Hissing again, the creature stood on the man’s desk, spindly legs unfolding until it stood straight, simultaneously lifting him bodily from his chair until he hung from the creature’s grip, his toes nearly a foot from the floor. Two easy steps carried the monster to the edge of the desk before it jumped down and dragged him, still holding his bleeding head in its hands, to the tall mirror on the far wall. Thrust before it, the creature stood behind him, peering over his shoulder and grinning a feral, murderous grin. His reflection was pale, and growing steadily more so, his eyes were wild and terrified, his hair was thinning and growing out, his teeth were rotting and breaking until his gums were black and the teeth themselves were jagged and terrifying. He seemed to be growing thinner and thinner as the creature watched, the human in its hands rapidly seeming to mimic its looks.

As he watched in horror, his mouth opened to let loose…


A wretched scream left Dr. Jacob Ryan’s throat as he arched and writhed, fighting against the restraints that held him down to the bed. The saddened green eyes of his once-colleague looked down at him while a male orderly delivered another tranquilizer shot to his thigh. As he began to calm, he murmured incoherently and Rebecca Mardsen waved the orderly away. “You can go,” she said quietly. She wanted to be alone with her newest patient.

When the door to the cell-like room closed behind him, Rebecca leaned down to lift one of his eyelids, looking at his dilated pupil for a moment before shaking her head and standing. Looking down at the file in her hand, she frowned. The last file Jacob had begun had been on himself and it contained a paper he’d begun working on just days before falling ill. The title ‘Contagious Psychosis’ was typed neatly across the top of the paper in bold font.

Shaking her head, she turned to leave the room as she began to read, and just before she cleared the door, she heard an odd sound from behind her. The malicious half-hissed laugh sent a chill down her spine, but when she turned to look back at him, Jacob’s form was still and the sound was still echoing through the room. Frowning, she stepped in to the hall and pulled the door shut firmly, trying to shake the feeling left behind in the silence after the laugh stopped abruptly.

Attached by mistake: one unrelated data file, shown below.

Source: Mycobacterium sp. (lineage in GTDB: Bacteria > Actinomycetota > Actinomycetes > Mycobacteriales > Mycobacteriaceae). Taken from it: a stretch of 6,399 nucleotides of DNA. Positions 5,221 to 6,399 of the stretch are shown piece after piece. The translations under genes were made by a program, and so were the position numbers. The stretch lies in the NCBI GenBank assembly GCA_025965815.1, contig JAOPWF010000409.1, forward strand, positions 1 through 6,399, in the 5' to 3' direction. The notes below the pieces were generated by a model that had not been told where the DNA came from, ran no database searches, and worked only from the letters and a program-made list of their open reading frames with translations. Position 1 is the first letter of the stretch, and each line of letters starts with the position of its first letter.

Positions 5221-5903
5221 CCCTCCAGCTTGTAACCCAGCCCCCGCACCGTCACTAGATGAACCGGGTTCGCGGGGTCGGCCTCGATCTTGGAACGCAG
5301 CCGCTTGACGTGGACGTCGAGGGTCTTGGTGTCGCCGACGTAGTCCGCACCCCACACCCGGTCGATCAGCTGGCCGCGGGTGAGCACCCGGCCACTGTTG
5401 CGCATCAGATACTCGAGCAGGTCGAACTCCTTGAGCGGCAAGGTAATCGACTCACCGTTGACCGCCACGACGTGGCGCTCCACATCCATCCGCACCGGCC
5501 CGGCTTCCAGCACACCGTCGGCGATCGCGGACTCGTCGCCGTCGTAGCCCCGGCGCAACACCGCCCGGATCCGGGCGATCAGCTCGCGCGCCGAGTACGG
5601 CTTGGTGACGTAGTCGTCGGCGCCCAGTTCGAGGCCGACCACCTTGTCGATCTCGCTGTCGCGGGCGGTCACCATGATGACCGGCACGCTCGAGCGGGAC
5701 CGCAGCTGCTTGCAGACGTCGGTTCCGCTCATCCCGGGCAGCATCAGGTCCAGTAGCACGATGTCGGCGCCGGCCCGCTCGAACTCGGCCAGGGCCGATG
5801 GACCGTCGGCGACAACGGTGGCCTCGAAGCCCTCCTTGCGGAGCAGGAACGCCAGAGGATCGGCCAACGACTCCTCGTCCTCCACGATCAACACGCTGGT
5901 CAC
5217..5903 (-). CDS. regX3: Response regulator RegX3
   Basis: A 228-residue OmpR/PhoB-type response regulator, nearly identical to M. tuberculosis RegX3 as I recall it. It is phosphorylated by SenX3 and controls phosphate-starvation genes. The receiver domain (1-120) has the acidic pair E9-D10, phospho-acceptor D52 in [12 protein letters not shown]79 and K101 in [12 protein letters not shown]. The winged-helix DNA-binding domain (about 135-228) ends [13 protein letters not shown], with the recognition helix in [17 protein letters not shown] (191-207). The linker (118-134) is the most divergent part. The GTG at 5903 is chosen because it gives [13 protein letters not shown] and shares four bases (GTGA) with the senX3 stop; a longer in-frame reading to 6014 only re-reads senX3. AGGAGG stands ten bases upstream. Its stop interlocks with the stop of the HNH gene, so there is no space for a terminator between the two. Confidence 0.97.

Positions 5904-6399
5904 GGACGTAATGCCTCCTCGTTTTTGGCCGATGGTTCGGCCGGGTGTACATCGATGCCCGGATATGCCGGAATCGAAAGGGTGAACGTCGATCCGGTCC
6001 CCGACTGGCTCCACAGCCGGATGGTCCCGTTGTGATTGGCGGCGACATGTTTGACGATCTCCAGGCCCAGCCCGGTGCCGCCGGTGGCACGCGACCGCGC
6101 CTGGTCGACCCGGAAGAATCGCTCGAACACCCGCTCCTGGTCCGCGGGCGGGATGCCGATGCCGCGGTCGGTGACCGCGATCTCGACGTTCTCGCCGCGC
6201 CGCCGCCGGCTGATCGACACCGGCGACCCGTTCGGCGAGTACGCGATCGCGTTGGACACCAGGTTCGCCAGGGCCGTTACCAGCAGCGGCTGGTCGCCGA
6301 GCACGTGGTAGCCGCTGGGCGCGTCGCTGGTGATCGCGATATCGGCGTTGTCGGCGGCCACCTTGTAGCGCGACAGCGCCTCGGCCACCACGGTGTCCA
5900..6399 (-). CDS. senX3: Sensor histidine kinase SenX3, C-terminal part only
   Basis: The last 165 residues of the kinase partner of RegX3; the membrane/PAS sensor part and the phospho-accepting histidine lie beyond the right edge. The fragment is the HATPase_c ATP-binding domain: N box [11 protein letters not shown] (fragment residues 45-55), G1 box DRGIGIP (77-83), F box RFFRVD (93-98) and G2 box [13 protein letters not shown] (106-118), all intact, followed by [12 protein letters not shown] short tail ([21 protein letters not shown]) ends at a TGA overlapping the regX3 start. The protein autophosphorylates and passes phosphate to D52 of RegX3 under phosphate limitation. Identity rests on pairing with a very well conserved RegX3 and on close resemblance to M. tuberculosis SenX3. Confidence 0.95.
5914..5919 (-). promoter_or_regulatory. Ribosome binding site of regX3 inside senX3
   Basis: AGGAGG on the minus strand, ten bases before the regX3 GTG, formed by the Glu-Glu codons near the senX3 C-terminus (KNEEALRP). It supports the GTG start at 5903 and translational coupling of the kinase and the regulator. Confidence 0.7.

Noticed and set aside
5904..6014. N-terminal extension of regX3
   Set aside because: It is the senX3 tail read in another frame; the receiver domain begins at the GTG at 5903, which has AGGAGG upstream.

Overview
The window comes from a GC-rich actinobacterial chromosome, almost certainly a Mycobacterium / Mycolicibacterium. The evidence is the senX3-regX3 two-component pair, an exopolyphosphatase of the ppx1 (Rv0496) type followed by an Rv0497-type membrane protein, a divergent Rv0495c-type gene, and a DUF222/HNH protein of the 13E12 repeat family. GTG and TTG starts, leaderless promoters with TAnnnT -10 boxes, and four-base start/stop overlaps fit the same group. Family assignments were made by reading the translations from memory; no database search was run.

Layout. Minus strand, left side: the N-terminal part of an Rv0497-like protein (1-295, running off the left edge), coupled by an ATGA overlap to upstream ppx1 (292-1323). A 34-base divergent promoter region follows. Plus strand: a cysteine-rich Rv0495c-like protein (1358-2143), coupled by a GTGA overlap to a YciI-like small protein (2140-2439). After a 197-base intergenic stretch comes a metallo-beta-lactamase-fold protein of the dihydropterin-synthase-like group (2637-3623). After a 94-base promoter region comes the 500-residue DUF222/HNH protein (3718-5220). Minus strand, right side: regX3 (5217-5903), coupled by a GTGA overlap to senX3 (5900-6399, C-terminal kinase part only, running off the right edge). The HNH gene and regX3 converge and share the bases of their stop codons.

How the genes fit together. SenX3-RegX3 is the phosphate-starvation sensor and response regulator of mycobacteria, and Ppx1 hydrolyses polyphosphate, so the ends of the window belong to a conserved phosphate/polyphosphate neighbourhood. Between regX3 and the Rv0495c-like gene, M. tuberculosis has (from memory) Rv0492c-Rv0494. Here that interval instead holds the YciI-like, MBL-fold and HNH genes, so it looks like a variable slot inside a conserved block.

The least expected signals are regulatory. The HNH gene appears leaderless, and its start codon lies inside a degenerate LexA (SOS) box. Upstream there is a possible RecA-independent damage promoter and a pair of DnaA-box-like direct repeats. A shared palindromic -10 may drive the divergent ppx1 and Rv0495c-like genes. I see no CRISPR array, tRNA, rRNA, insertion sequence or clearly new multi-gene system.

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I’m always forgetting something. So much so that the feeling people sometimes talk about, where they feel as if they’ve left something behind or turned on or open or closed or running or canceled has become such a common place sensation for me that I pretty much just ignore it. I know we get those feelings for a reason, but with the alarming frequency that I forget… well… everything, I’ve just learned to not pay attention to it. But I can’t do that today. I can’t ignore it or push it aside, and I certainly cannot forget anything.

Why? Because today is a big day. Today is a momentous occasion. Today is so stressful I’m pretty sure I’ve lost ten pounds from the worry. Today is Thanksgiving. Today is the first holiday celebration I will be hosting in my new home, and the entire family will be here. And I cannot afford to forget, so I made lists.

I’ve got them coming out of my ears, these lists, with their names and dates and amounts and costs and stores and letters and ink and graphite. They’re seeping out of my pores and I feel like they’ve become more a part of me than my forgetful nature. I’ve got them tucked in pockets, shoved in day planners, typed up on smart phones and emails, taped to cabinets and posted to the fridge. I’m drowning in a sea of little paper slips and strips and I’m bleeding ink of many colors because I keep losing and forgetting my pens, so I have to replace them.

But today is different. Today I’ve remembered everything. I remembered the turkey, green beans, the stuffing, the apple pie, the pumpkin pie, the sweet potatoes, the corn, the gravy, the rolls, the cider, the tea, the coffee (to keep me awake), and the butter. I even remembered the decorations: table-cloth, cloth napkins, silverware, china, wreathes of autumn leaves and gourds and dried pumpkins. The wine is chilling for the after-dinner toast, the entire house smells of food and autumn, and there’s music filling the air, occasionally punctuated by the sound of banging pots and pans or a yelp of pain because I forgot to wear an oven mitt.